Starchy foods – such as potatoes, flour, bread, cereals, pasta, corn, and rice – contain carbohydrates that are easily and quickly converted into sugar by the body. Even “whole grain” foods are quickly converted into sugar by the body. (Personally, I don’t agree that whole grains are healthy, as much of the current health advice advocates. Instead, I consider whole grains to be only somewhat less bad than refined grains.) Starchy foods made up a significant portion of my diet.
It also turns out that I had no real understanding of what a serving size it. A serving is not as much as you can pile onto one plate. Instead a serving size is much smaller. Before my diabetes, my typical serving of rice (one pile on my plate) was really equal to two or three actual servings. A typical serving of oatmeal for me in the morning was one bowlful. It turns out that a serving of oatmeal is only one cup cooked, or about half my typical bowlful. Americans, including me, have supersized our food for so long we no longer have a true sense of serving size, and therefore tend to eat way too much. This taxes our body’s ability to cope, and has contributed to the current epidemic of obesity, heart disease, and diabetes.
I will go into much more detail about a healthy diet and lifestyle in future articles, including the changes I have personally made to get positive results.
Here is a quick summary of the lessons I’ve learned in having to deal with my diabetes:
- Visit your doctor regularly. Had I been getting regular checkups, even if only once every couple of years, my diabetes would have been caught much earlier (and I likely wouldn’t have had to let an eye surgeon stick needles into my eyes). You are NOT wasting money or time by going to a doctor.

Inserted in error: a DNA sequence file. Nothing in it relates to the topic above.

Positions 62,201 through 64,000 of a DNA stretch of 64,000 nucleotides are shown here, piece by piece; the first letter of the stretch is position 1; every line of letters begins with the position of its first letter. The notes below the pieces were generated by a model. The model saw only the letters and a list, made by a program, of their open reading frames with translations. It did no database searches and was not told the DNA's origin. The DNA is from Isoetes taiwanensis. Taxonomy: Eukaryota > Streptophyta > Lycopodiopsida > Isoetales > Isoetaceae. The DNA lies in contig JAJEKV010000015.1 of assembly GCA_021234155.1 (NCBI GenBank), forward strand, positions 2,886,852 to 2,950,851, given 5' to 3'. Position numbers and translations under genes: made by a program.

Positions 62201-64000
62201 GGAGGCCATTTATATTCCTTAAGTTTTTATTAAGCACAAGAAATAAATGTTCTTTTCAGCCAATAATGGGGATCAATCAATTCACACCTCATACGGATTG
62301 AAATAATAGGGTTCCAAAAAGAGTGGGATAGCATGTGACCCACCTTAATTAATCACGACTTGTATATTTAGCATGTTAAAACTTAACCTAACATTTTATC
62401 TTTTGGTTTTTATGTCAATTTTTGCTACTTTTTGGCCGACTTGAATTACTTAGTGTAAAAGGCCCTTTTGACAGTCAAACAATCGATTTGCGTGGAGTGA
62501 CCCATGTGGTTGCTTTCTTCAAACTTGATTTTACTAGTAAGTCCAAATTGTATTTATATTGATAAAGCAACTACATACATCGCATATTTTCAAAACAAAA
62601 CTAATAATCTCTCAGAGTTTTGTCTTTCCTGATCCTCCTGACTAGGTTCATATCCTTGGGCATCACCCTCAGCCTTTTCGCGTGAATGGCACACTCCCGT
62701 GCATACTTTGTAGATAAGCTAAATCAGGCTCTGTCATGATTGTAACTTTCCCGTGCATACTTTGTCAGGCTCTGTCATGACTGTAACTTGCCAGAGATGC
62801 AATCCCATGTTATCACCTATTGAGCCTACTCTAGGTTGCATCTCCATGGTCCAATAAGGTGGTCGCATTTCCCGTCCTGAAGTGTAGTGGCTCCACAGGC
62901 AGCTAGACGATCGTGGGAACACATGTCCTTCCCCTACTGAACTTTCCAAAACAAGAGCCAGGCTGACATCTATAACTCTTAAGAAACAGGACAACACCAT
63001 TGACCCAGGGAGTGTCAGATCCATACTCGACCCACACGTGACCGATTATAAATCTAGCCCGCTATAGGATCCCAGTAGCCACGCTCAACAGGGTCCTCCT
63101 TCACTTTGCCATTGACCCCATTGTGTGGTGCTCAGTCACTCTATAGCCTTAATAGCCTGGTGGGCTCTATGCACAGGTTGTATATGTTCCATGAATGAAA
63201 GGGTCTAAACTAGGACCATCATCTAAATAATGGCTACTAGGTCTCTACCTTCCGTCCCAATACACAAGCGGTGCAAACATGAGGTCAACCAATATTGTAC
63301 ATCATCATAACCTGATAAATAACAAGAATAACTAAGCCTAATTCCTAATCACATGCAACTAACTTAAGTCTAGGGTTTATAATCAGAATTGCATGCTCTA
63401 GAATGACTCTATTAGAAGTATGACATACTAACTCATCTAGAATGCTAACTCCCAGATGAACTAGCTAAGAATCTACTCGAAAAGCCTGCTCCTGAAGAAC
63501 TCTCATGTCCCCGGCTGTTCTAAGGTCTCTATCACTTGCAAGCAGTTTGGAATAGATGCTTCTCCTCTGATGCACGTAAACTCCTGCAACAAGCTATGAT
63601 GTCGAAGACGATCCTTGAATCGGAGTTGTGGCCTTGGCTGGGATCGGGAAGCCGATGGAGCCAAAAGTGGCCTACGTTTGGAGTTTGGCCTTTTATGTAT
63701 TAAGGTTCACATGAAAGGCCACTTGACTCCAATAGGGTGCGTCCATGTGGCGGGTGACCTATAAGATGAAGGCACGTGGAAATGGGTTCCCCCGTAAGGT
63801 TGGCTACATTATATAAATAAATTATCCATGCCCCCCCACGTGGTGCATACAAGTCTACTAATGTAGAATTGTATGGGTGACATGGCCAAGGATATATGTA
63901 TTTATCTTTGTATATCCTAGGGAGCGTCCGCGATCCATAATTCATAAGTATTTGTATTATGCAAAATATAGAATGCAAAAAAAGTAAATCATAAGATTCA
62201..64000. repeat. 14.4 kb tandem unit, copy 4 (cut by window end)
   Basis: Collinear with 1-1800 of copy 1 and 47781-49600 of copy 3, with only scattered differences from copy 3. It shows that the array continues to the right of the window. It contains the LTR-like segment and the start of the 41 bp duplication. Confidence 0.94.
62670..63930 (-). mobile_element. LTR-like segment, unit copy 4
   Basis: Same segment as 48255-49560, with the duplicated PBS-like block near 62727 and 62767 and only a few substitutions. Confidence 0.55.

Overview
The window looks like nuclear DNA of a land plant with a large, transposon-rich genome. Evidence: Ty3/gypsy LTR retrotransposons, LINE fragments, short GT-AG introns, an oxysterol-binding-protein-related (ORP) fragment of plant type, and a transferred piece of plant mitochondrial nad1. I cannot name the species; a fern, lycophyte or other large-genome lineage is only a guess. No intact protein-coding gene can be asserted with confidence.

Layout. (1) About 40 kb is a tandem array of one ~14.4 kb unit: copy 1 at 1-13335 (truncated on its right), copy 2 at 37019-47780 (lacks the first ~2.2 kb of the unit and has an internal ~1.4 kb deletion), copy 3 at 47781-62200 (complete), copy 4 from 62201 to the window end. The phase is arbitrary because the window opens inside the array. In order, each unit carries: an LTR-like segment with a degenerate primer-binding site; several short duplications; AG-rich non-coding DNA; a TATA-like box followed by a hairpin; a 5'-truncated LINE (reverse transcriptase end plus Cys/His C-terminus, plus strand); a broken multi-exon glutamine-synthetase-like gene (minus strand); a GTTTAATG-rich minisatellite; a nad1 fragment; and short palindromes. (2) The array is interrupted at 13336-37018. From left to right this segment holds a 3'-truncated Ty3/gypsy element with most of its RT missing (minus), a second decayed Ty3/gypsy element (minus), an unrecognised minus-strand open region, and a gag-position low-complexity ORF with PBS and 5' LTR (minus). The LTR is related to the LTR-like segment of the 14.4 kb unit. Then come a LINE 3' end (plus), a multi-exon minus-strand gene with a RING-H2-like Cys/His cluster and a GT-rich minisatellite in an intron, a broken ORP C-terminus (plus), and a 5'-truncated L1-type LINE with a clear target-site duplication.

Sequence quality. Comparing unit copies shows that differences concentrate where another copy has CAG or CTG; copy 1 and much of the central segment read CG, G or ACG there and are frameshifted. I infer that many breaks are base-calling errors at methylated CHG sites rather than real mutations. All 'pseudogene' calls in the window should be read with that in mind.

- Never self-diagnose. In today’s Internet world, its easy to look up symptoms on a website and decide that you have this problem or that disease. But many different diseases have very similar symptoms. In most cases, doctors are still necessary to determine what is wrong with any degree of certainty.
- Know your family medical history. Don’t assume, like I did, that you know all the important stuff in your family’s medical history. You might be aware of your immediate family’s history, but do you really know all the medical conditions of your grandparents, great-grandparents, great aunts and uncles, and other relatives? Probably not, unless you’ve actually asked people. I suggest talking about your family’s medical history with several of the elder matriarchs (women seem to be more aware of these things) on both sides of your family tree.
- Understand what actually constitutes a healthy diet and lifestyle. Sure, most people have some basic idea. But, like me, they have large gaps in their understanding (and perhaps an even larger gaps in what they are actually doing). I’ll be writing more on this in future articles. There is also a lot of misinformation out there, and what we think we know is often wrong. So be careful – read various sources, consider the sources and their possible biases, look for good information (not just information to fit your predetermined point of view), try to integrate the best of both conventional medicine and alternative medicine, and think!
DISCLAIMER: I am not a medical professional, and nothing presented in this article is intended as professional medical advice. This article is only intended to relay my personal experiences and opinions in dealing with my type II diabetes. If you suspect that you or someone you know may be diabetic, PLEASE seek a diagnose and advice from a qualified medical professional as soon as possible.